The reality is that, as far as we know, this has never happened. There is no documented incident of NAV crashing beyond repair or of clients’ data becoming unavailable. However, as much as we would like to smugly highlight this as testament to the robustness of NAV, there is no sensible partner who would guarantee to you that it could never happen.
“Carrots” are a nicer incentive to change. If you are running your business on an old version of NAV (version 1 to version 5 in particular) then you are nowhere near as efficient as you could be and users, particularly those who have joined your organisation since NAV was originally implemented, are probably pretty uninspired by the system.
Finally, if you have been paying your Microsoft Enhancement Plan then you are entitled to new versions of the software. If you don’t intend to upgrade then what are you paying for?
What is a Supported Version?
For each version of Microsoft Dynamics NAV, Microsoft provides mainstream support for five years from release date. After mainstream support each version then enters extended support for a further five years. Extended support provides the security that your version will keep going whilst you plan your upgrade.
Currently supported versions shown below, always good to check Microsoft Product Lifecycle page for most up to date information:
Why is upgrading so hard?
Two key factors will determine how “hard” upgrading will be for you:
1. Amount of bespoke work
2. Number of versions behind
Bespoke Work: early versions of NAV were pretty light on functionality so most sites will expect to have a degree of bespoke work and this may well be what has put you off upgrading to date. Upgrading is an opportunity to review bespoke work and where applicable, replace with standard functionality. When we analyse systems for upgrade we first look at what is bespoke, what bespoke is actually used and then what of this could be replaced with standard software.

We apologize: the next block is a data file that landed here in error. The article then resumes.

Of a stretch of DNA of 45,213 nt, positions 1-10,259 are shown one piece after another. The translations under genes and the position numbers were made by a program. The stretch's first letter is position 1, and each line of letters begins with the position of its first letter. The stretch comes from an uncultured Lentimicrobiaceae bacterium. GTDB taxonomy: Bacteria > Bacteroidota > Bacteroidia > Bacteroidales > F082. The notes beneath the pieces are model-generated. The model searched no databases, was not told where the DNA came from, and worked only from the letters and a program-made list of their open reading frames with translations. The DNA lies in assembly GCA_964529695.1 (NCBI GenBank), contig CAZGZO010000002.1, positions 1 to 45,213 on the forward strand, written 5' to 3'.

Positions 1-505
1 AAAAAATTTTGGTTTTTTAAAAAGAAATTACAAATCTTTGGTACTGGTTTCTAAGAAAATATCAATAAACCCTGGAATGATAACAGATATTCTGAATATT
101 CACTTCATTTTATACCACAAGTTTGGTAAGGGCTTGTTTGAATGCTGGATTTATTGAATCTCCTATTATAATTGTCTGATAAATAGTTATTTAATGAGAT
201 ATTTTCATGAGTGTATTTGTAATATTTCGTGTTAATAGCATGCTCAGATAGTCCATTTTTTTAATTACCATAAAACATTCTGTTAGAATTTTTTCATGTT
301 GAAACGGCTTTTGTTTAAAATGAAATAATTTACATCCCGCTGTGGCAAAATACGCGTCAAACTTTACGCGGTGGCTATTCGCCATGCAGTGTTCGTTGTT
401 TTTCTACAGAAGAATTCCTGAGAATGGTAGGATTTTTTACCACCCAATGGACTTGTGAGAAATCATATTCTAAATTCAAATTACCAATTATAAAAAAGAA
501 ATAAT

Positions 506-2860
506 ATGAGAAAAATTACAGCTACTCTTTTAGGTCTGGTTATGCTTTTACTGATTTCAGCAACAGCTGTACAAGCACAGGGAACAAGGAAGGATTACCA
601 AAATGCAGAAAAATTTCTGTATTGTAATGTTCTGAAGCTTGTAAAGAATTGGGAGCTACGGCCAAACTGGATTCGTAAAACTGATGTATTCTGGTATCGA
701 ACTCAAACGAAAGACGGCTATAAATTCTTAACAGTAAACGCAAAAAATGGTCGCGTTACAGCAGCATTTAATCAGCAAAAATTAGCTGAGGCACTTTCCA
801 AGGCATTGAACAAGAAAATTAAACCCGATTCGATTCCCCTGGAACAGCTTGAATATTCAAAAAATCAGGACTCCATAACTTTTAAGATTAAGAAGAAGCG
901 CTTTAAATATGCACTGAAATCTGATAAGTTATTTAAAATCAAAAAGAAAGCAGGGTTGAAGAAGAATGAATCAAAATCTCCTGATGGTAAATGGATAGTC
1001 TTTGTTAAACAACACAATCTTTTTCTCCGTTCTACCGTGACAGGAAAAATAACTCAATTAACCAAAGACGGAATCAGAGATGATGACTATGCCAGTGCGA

Number of versions behind: If you are on version 5 or prior, then the upgrade will result in a radically improved user interface that will require training. Do not be afraid! The NAV interface will be a key reason why your users will want to upgrade.
Major point of pain for clients on version 5 and prior is the significant change to architecture. When version 6, NAV 2009, was released, it gave the option of staying with the two-tier architecture or introducing the service tier and hence the opportunity to carry out an executables only upgrade. NAV 2013 (version 7) and going forward, all is three-tier architecture. There has also been a gradual retirement of proprietary tools to standardise on more generic Microsoft products such as move from proprietary Navision database to SQL; proprietary report writer to Visual Studio tools, SQL queries etc and a proprietary interface to one akin with Microsoft Office. This means moving up to NAV 2013 or NAV 2015 will involve more work than any other upgrade; it will also bring more benefit.
With each new version of NAV, Microsoft produces tools to facilitate the upgrade. At conferences, Microsoft happily cite upgrade of days for moving between standard NAV 2013 to NAV 2015.
The Last Painful Upgrade
If you are on an older version, using two-tier architecture and the traditional interface then it is highly likely that this upgrade will be significant. The amount of time involved may well seem on a par to the time it took to implement in the first place and you may well feel it worthwhile to look to market at what else is out there. Let’s face it, you’ve now been on NAV for at least six years, probably much longer. We encourage our clients to look around, it satisfies curiosity and resolves any lingering doubt as to whether NAV really is the best solution available. It is especially important for teams where staff turnover has led to no sense of ownership or where bad habits have led to poor use.
“We were immediately impressed by NAV 2015; it was not only light years ahead of our old version, it was also light years ahead of the other mid-market packages we evaluated. We were also really pleased to continue working with TVision.”
Michelle Lucatello, Finance Director, PackPost
“The cost to replace would be significant and unjustified. All the changes to functionality that SESW have required during the lifecycle of NAV have been fulfilled.”
Michael Cock, IT Manager, SESW